Five things we learned about the Pac-12 in Week 2.
The Pac-12 can rally: After going 7-3 in Week 1, the most disappointing of those losses being Oregon State’s loss to Eastern Washington, the Pac-12 bounced back in Week 2, going 8-0 in its nonconference games. Most were blowouts. Some were dicier (cough, Cal, cough, Colorado, cough, Oregon State, sort of), but they were wins nevertheless. It was the kind of week the Pac-12 needed heading into a Week 3 that will see a significant uptick in the competition. The Pac-12 faces four Big Ten teams, three of which are ranked. And through the first two weeks of the season, the combined record of the nonconference foes in Week 3 is 18-2. The bar is raised. Despite the close calls, some very strong performances from ASU, Arizona, Utah and Stanford should not go unmarked. And does anyone else get the feeling that when Central Arkansas took a 24-17 lead in the fourth, the old Buffs would have wilted? Kudos to Mike MacIntyre for rallying his team (getting turnovers helps).
Good can be better: We know Oregon is good. We also know the Ducks can be better. For the second straight week, De'Anthony Thomas and Marcus Mariota rushed for at least 100 yards (124 for DAT, 122 for Mariota) and the scoreboard shows a dominating performance over Virginia. But there were uncharacteristic drops. Four drives stalled and turned into punts. And while we concede that Oregon will in fact have to punt from time to time, we certainly don’t expect drives of three plays, 2 yards; three plays, minus-1 yard; three plays, minus-9 yards. Take it as a compliment that you can beat a BCS conference opponent, on the road, 59-10 and still have things to work on.
Lane Kiffin is on fire (not in a good way): The hottest seat in America just got a healthy dusting of thermite. The quarterback soap opera, which is now turning into horrific reality TV, is overshadowing what should be a couple of great performances from USC’s defense. And it’s actually gotten to the point where the quarterback play is hurting the defense. In USC's loss to Washington State, Cody Kessler was 8-of-13 for 41 yards with a pick-six. Max Wittek was 3-of-8 for 13 yards with an interception. Through two games, the quarterbacks are a combined 26-of-50 for 226 yards with one touchdown and three interceptions. Want some perspective? Arizona safety Tra'Mayne Bondurant has more interceptions returned for touchdowns (two) than both USC quarterbacks have touchdown passes. This make-or-break season for Kiffin is breaking, rapidly. Hats off to the Cougs, who have beaten two Top 25 teams in their last three games.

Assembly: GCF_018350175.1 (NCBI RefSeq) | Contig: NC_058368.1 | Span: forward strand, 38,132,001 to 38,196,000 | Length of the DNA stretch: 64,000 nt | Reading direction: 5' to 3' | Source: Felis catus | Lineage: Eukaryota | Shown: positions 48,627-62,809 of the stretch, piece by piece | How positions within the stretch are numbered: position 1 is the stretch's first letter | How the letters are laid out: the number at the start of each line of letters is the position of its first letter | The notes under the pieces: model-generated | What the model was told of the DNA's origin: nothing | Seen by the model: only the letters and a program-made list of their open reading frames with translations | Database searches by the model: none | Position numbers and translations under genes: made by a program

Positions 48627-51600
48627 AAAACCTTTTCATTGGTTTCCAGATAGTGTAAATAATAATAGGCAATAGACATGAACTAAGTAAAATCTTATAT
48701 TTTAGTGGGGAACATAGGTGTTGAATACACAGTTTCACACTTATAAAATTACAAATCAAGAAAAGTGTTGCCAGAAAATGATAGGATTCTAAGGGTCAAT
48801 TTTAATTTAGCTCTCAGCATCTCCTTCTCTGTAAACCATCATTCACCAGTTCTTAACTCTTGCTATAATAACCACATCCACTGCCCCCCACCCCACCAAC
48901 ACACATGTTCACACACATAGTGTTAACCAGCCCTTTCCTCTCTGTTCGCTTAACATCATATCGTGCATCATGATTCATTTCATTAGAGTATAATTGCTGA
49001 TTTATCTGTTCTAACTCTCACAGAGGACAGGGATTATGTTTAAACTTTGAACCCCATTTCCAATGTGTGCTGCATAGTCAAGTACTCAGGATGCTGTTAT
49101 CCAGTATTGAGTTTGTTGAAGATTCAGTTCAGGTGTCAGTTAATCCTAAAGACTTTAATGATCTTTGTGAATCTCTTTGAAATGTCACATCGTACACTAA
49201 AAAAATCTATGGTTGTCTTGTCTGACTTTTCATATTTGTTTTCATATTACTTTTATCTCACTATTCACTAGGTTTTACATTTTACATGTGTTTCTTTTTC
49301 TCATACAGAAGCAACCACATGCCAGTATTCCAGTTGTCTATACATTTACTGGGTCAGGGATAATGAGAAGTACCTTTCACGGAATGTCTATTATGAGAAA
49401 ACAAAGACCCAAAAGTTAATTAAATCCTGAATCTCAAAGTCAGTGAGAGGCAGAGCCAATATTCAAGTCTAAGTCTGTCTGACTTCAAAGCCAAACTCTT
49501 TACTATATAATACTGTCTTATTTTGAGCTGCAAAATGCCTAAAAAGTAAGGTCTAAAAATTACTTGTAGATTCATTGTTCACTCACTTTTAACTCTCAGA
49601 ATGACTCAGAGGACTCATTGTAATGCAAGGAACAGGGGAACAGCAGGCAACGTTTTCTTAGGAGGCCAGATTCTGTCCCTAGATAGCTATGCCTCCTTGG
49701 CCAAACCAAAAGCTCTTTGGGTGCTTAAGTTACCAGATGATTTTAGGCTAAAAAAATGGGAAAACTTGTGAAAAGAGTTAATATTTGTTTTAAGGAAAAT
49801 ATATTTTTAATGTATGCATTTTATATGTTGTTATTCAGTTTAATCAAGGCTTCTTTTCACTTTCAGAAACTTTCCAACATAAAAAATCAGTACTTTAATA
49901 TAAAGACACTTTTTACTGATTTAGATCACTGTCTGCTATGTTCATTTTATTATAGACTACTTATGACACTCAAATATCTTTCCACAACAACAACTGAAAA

Goff and Wilson, young guns: The Utes have been star-crossed at quarterback the last couple of seasons, but they appear to have something special in Travis Wilson. Per ESPN Stats and Information, Wilson’s showing against Weber State was one of the finest quarterback performances in the last decade. His raw QBR rating was 99.7. Raw meaning it will be adjusted to reflect quality of competition -- so it will drop. Still, he averaged 16.2 yards per play, accounted for five touchdowns and his rating of 99.7 is the eighth-ranked single-game score by any quarterback with at least 25 action plays since 2004 (fifth in the last five seasons). It’s the highest total QBR with that many action plays since Andrew Luck posted a 99.9 versus Cal back in November 2010. If you still aren’t up on the QBR, click here. You’ll be seeing it a lot on the blog this season -- especially with quarterbacks like Mariota, Brett Hundley, Taylor Kelly, Kevin Hogan, Keith Price and apparently, Wilson. Speaking of bright young quarterbacks, also per our friends at Stats and Info, Cal's Jared Goff has 930 passing yards in two games. That’s the second most by a quarterback in his team's first two games since 2000 (Colt Brennan had the most in 2007).
Stanford owns Cali: Stanford coach David Shaw improved to a perfect 10-0 against schools from California. The Cardinal’s 34-13 win over San Jose State moved him to 3-0 against the Spartans since taking over in 2011. He’s also 2-0 against USC, 3-0 against UCLA and 2-0 against California. If anyone is curious, the margin of victory in those 10 games is 16.1 points. But that’s a bit skewed by a pair of 2011 victories over San Jose State (57-3) and UCLA (45-19). There have been some tight ones, like the three-overtime USC game in 2011, 31-28 over Cal in 2011, 20-17 over San Jose State in 2012, 27-24 over UCLA in 2012 and 21-14 over USC in 2012. Still, perfect is perfect.